News broke last week that Mitel is proposing an all-stock buy-out of Avaya. The week prior, rumors were circulating that Avaya was engaging bankers to find a buyer. This is the latest twist in a long, zig-zagging road for the company. It’s only been 16 months since they emerged from bankruptcy.
There’s a tasty irony to an Avaya-Mitel merger. Part of Avaya’s call center business was the result of an acquisition of Nortel assets, following the latter’s bankruptcy in 2009. That collapse is still a psychic wound for the Canadian tech industry. It’s one of those “Where were you when you heard?” kind of moments.
Mitel too holds a special place in the Canadian tech world. Co-founder Sir Terry Matthews is an actual gosh-darned knight. The company is now owned by private equity but is still headquartered in Ottawa.
While the Canada angle is entertaining, the impact of a Mitel-Avaya merger would have very material affects on the contact center world.
What a Deal Would Look Like
The offer from Mitel would value Avaya at more than $2B. It isn’t clear yet what would happen with Avaya’s roughly $3B in debt. The restructuring of that debt is what triggered their journey through bankruptcy in 2017.
Analyst Zeus Kerevala speculates that there must be other suitors:
“At this relatively low valuation compared to revenue, Avaya is surely an attractive target for other private equity firms, too. In fact, of all the publicly traded UC companies, Avaya is the most undervalued, so any number of investors might be scoping it out.”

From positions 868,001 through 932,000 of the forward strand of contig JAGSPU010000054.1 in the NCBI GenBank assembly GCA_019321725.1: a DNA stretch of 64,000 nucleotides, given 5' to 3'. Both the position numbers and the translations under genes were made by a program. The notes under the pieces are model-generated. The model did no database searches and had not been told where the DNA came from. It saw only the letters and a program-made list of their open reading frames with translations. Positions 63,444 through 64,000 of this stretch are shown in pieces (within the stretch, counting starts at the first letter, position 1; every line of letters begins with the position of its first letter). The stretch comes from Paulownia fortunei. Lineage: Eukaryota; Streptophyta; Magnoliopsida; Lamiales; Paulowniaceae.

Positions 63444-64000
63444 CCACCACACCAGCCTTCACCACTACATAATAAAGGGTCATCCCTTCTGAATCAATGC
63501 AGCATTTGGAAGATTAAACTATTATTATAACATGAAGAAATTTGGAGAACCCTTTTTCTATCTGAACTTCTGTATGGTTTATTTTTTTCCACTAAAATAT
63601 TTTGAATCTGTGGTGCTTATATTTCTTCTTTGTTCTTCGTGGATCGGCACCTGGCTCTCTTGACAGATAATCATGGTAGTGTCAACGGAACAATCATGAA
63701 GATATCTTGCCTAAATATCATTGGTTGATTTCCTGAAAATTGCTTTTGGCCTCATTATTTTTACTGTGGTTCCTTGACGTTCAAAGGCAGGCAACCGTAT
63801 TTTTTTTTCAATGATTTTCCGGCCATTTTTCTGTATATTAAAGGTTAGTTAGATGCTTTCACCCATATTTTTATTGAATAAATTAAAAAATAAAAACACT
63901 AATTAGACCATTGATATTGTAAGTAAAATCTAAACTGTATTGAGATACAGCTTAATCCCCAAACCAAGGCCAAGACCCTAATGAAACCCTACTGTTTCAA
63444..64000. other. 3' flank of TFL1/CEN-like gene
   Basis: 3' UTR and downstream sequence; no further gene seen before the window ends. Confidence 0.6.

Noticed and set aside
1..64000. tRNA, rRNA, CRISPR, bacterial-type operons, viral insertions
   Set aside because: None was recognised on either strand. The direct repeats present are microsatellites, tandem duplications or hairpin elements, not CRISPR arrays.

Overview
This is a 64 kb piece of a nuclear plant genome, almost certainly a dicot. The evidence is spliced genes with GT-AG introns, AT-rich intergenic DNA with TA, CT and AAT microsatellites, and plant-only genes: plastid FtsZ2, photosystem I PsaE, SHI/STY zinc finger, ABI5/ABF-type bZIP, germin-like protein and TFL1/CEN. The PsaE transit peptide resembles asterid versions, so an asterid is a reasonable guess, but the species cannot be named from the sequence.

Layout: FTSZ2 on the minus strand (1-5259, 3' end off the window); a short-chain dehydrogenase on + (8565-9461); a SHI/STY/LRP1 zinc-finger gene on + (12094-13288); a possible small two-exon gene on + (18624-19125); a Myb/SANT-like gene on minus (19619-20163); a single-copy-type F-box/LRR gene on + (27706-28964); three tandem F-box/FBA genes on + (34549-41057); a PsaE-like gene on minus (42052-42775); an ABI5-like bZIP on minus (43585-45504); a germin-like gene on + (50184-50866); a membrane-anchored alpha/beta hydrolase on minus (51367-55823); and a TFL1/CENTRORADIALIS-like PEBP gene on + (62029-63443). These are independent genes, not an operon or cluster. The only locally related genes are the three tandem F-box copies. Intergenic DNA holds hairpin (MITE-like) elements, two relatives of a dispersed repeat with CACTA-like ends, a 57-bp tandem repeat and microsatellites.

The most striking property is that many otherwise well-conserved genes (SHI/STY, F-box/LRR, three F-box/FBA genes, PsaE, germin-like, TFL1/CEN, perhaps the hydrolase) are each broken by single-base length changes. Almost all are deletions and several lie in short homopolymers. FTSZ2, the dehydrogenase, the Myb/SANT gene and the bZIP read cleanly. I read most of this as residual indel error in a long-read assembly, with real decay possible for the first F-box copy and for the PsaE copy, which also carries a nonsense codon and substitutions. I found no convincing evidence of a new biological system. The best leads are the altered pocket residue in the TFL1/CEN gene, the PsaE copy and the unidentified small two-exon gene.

How do These Companies Fit Together?
Does this deal make sense? With smaller companies, one would make a comparison grid either by features or by products or by target market. But Avaya and Mitel both have so many divisions, so many products, and so many SKUs that it would be an almost impossible task.
Just in terms of call center software: Avaya has 3 distinct platforms (IPOffice, Aura, and Oceana) and Mitel has three or four depending on how you count.
On the Avaya side, they introduced a new system for organizing their product portfolio at their Engage conference in January, with a new “IX” moniker as the anchor. But even though naming might be easier, there was no reduction in the number of products.
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On the Mitel side, I’ll let analyst Robyn Gareiss explain:
“Take contact center alone. MiCloud Connect Contact Center is the cloud version of MiVoice Connect Contact Center (both based on the former ShoreTel products). Then there is MiCloud Flex Contact Center, which is the same software as the MiCloud Contact Center Business platform. Then there is a managed service for on-premises solutions. There are three code bases, along with Engage, which is an OEM solution. Confused yet? It should be much simpler.”
(The below image is from that same Nemertes post.)
As if that’s not enough, Mitel just announced a partnership with Talkdesk, a cloud-native call center platform.
What’s the Bottom Line?
If going product-by-product is too cumbersome, let’s look for something we can say in broader strokes.
You could say that Avaya’s target market is larger companies and Mitel’s is more mid-size, but that’s really a rough approximation. Both companies have spent a lot of money and effort to address all of those segments.
The one thing you can say is that, at a macro level, a combined organization this big is the best way to compete against the other behemoths in this space: Cisco and Microsoft.